In October 2012, after discussions with the MOECC, Mississauga retained a consultant, to carry out a site sensitivity analysis of the 15 properties that had been identified at that time to have received street sweepings. Based on the findings, in November 2012, Mississauga provided a letter to the MOECC proposing to assess the three most sensitive receiving sites out of the 15 properties.
Based on the results of the soil testing at the two of the three sites (the owner of the third site did allow the City to access the site) the 937.5 tonnes of street sweepings had been deposited at one site and that there were contaminants of concern (mainly arsenic and lead) in the material. At the second site, it was determined that 67 tonnes of street sweepings have been deposited although City records showed that 1600 tonnes had been deposited. The analysis of samples at the second site showed that electrical conductivity measurements at levels that could present an unacceptable risk to plants and soil organisms.
Further investigations and testing in 2015 by a second consultant hired by the City of Mississauga uncovered that there were at least 40 sites that had received street sweepings from the City. Moreover, only specific details and addresses were available for only two thirds of the sites.
City Appeals Order
The City of Mississauga is appealing the Order on the grounds that street sweepings are not waste within the meaning of the Ontario Environmental Protection Act and the applicable regulations. As such, the MOECC has no jurisdiction to issue the Order. Moreover, in its appeal to the Ontario Environmental Review Tribunal (ERT) claims that the MOECC has not established that there are sufficient potential adverse effects, or any potential adverse effects at all, associated with the street sweepings to justify the work ordered. Finally, the City’s submission states that regardless on if the ERT finds that the street sweepings are “waste” and there are sufficient potential adverse effects from them to justify the Order, the work required is excessive, unnecessary, unreasonable and on advisable in the circumstances.
“There is no risk to human health or the environment from the materials delivered” to the Cayuga site, Mississauga’s lawyer said in a 2016 corporate report.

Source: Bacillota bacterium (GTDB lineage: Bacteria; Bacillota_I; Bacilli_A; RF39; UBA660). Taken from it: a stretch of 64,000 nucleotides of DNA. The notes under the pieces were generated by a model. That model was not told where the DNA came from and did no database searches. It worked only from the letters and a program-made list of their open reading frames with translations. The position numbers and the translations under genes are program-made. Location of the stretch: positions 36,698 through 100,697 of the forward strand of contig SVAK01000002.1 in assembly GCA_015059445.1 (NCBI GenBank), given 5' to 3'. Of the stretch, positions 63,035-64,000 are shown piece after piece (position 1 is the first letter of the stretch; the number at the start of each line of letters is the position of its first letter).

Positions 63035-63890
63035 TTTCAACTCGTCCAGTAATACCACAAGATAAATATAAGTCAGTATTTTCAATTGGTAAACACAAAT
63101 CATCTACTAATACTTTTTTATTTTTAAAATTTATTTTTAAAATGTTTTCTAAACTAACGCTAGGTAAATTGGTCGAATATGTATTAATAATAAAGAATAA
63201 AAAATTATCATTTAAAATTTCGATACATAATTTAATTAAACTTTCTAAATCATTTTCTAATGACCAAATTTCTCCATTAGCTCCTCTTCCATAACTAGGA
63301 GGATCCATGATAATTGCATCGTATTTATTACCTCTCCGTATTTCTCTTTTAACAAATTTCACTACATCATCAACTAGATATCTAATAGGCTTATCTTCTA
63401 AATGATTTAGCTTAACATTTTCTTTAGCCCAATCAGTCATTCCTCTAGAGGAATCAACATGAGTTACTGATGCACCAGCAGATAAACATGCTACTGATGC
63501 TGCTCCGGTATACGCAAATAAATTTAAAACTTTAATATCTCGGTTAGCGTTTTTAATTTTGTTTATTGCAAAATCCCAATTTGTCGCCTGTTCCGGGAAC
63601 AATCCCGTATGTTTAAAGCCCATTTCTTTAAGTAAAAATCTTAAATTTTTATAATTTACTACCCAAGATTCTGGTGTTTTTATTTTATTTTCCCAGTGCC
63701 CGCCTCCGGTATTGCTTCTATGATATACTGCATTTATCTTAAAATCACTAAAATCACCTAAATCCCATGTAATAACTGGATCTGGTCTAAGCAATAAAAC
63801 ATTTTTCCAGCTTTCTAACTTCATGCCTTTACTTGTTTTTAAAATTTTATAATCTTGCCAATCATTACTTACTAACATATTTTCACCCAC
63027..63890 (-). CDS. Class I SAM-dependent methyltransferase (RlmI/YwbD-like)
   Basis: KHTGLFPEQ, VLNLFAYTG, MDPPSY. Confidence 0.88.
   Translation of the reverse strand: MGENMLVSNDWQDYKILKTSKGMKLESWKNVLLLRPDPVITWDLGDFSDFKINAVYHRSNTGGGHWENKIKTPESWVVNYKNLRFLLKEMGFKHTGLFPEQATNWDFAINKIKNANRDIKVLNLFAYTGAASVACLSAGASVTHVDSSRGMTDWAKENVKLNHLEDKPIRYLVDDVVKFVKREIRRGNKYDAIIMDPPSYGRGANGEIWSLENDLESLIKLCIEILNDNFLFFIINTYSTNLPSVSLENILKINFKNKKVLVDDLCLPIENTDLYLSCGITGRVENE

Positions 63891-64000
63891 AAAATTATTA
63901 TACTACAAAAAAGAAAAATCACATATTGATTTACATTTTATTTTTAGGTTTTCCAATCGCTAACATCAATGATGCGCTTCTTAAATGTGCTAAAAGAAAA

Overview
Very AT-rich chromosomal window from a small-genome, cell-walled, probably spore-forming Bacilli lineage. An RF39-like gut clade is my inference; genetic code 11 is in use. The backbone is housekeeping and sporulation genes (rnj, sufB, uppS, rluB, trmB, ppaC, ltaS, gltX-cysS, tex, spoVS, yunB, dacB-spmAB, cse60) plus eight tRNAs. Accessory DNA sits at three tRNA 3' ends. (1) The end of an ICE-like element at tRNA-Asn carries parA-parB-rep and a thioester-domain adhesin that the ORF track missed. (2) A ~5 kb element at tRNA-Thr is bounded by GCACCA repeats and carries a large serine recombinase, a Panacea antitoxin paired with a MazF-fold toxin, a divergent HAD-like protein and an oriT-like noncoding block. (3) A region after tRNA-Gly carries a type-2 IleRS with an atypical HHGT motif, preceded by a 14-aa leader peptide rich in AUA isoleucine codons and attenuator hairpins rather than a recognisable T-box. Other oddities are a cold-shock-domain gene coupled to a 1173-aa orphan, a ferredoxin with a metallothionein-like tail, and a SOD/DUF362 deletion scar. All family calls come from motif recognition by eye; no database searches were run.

MOECC Opinion on dealing with Street Sweepings
In the Order issued to the City of Mississauga, the MOECC details the steps required, in its view, for dealing with street sweepings. The MOECC believes the City should have hired a qualified consultant (typically an environmental engineer or geologist) as defined in the province’s Brownfields Regulation (O. Reg. 153/94) who then make a decision on what to do with the street sweepings in keeping with the MOECC publication entitled Soil, Ground Water and Sediment Standards for Use under Part XV.1 of the Environmental Protection Act (Clean-up Standards). The decision would be based on taking representative samples of the street sweepings, arranging for them to be analyzed and comparing the results to the Clean-up Standards. If analysis of the samples shows that the street sweepings meet the appropriate Clean-up Standard, then it can be treated as if it is excess fill and be used practically anywhere in the Province. If it does not meet the appropriate Clean-up standard, then is should be disposed of in a landfill or treated to remove contaminants prior to future use.
The ERT Ruling on Mississauga’s appeal to the MOECC Order was stay some of the items of the Order and to dismiss the City’s request for a stay on other parts. In essence, the City needs to hire a qualified consultant and do further investigation. The information uncovered needs to be shared with the owners of the properties and the MOECC. There is, as of yet, not a determination on if the street sweepings must be dug up and transferred to a landfill.